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What Makes Life Meaningful: Michael Steger (Transcript)

Michael Steger at TEDxCSU

Full transcript of psychology professor Michael Steger’s talk: What Makes Life Meaningful at TEDxCSU conference.

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Michael Steger – Professor of Psychology

I need to start with a confession. I learned almost everything I know about life from John Cusack movies from the 1980s. And in these movies the hero just through the sheer force of trying to be a good guy and speaking from the heart wins true love in the end and the widespread admiration of all.

I tried to put this plan into effect – this John Cusack plan – and most importantly came when I met this amazing woman in college, and I fell head over heels almost instantly and nearly as instantly when John Cusack and declared my undying love.

The John Cusack plan took about four years to work in my case but you know, John Cusack also teaches us to be persistent, right? Not creepy but persistent.

And so it got serious pretty quickly, moved from Minnesota out to Oregon together about three years later we’re on a beach in Manzanita, Oregon, leaning back against a weathered driftwood log sitting in the cool dry sand, the Pacific surf had kicked up a haze around us. And in my pocket I had this this contraption I built out of some shells I brought back from a road trip to Baja, Mexico and using tape and glue and the cotton ball, I had — don’t laugh this is serious — I had created this little nestling thing for this diamond ring I brought.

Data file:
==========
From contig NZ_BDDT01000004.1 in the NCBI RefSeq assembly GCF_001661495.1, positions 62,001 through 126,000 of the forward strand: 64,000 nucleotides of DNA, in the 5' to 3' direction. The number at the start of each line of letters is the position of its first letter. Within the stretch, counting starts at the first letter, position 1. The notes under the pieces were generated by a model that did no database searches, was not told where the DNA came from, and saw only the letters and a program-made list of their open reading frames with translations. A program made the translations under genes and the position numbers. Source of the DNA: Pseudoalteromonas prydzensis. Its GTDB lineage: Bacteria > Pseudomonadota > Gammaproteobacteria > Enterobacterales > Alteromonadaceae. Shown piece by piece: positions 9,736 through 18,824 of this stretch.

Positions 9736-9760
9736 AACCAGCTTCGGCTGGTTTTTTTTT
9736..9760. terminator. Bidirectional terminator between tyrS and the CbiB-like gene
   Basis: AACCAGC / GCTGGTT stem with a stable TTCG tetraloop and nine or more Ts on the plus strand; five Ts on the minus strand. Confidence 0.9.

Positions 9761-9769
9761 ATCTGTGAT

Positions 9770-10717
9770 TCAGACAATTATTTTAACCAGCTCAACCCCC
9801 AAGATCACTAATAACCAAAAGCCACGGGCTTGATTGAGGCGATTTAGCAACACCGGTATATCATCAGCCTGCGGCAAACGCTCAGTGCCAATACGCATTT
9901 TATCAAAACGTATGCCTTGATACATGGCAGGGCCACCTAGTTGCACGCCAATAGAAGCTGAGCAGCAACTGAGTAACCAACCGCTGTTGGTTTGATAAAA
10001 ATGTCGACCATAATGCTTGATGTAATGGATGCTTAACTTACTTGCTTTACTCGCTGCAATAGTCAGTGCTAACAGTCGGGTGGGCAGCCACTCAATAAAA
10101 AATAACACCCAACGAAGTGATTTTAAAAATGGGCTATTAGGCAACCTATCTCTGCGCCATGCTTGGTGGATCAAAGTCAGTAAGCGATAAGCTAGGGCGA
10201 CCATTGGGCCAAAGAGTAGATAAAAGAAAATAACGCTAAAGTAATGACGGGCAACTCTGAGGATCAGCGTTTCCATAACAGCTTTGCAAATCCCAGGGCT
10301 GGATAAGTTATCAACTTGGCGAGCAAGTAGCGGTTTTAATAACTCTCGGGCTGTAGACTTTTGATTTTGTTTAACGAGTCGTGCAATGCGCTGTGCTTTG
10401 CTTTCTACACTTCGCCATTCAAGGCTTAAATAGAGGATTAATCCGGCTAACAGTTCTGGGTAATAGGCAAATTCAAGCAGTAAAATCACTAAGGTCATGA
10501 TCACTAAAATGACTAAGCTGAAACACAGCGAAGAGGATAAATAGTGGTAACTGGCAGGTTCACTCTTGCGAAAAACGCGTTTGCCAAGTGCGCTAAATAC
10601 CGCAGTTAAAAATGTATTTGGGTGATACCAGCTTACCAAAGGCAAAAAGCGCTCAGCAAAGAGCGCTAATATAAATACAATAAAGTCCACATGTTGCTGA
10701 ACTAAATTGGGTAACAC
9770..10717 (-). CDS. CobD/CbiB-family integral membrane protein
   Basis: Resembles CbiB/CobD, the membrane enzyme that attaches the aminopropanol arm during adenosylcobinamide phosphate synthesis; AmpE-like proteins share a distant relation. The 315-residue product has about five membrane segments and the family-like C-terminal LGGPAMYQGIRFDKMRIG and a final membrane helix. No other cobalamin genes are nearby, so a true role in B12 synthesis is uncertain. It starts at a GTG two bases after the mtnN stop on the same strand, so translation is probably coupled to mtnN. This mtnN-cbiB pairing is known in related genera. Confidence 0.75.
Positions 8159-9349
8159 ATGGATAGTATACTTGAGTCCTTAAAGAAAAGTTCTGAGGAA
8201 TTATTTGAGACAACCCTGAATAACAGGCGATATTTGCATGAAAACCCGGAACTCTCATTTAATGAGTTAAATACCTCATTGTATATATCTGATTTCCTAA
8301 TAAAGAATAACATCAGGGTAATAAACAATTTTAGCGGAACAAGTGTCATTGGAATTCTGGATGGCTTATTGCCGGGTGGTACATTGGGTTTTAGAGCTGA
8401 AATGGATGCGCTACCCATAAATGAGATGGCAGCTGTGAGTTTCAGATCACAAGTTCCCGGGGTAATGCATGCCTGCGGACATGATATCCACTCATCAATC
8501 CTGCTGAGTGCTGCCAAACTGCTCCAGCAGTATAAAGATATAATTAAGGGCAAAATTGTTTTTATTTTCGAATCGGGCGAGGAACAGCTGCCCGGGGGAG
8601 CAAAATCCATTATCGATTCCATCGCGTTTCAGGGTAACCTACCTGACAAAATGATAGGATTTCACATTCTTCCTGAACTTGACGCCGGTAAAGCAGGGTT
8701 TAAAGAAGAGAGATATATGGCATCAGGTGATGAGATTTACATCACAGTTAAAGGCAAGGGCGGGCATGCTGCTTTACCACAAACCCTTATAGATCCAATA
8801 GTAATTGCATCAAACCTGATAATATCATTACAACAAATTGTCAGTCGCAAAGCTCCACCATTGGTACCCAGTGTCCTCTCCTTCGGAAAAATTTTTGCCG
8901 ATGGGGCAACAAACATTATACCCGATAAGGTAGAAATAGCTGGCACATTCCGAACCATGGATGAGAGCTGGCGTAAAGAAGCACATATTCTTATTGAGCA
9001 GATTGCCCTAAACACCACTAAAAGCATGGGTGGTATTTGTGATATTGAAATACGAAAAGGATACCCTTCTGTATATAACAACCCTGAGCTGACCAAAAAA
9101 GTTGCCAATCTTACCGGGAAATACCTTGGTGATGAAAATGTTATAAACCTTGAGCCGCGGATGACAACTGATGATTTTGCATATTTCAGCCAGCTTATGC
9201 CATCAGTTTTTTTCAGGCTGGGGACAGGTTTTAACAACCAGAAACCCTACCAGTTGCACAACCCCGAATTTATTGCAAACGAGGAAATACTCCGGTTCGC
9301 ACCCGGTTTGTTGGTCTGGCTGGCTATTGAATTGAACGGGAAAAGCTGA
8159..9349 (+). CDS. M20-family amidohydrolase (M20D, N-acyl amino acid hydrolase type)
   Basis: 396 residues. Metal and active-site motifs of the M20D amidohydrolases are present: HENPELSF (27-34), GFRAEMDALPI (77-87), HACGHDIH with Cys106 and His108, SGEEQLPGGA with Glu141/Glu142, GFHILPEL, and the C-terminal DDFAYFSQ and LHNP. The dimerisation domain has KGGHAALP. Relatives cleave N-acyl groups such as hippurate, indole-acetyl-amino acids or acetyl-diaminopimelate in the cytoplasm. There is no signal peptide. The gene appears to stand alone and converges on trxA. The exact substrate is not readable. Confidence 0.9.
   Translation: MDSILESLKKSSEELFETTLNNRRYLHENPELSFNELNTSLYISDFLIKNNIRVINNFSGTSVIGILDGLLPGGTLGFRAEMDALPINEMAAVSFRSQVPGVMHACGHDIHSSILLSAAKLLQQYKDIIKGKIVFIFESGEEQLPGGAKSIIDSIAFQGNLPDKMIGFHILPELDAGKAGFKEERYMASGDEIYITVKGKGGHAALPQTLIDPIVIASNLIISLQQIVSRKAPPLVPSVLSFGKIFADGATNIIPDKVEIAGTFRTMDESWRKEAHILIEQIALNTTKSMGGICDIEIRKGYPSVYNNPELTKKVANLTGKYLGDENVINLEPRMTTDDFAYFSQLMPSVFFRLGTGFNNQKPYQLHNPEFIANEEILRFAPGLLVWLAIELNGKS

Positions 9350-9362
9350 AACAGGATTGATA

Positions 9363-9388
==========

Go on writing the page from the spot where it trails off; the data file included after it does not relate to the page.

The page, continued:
But I realized it’s going to be a little strange if at a beach I pulled a shell out of my pocket. So I need a cover story and I said I’m going to go spelunking and see what’s going on.

And so I got up and I left and she looked at me like many of you are, like this makes no sense but I didn’t care, because I was on a mission. And so I looked at the — I tested the contraption out, it was working. I had my crib sheet of this passionate speech I’ve written and I said I’ve got this.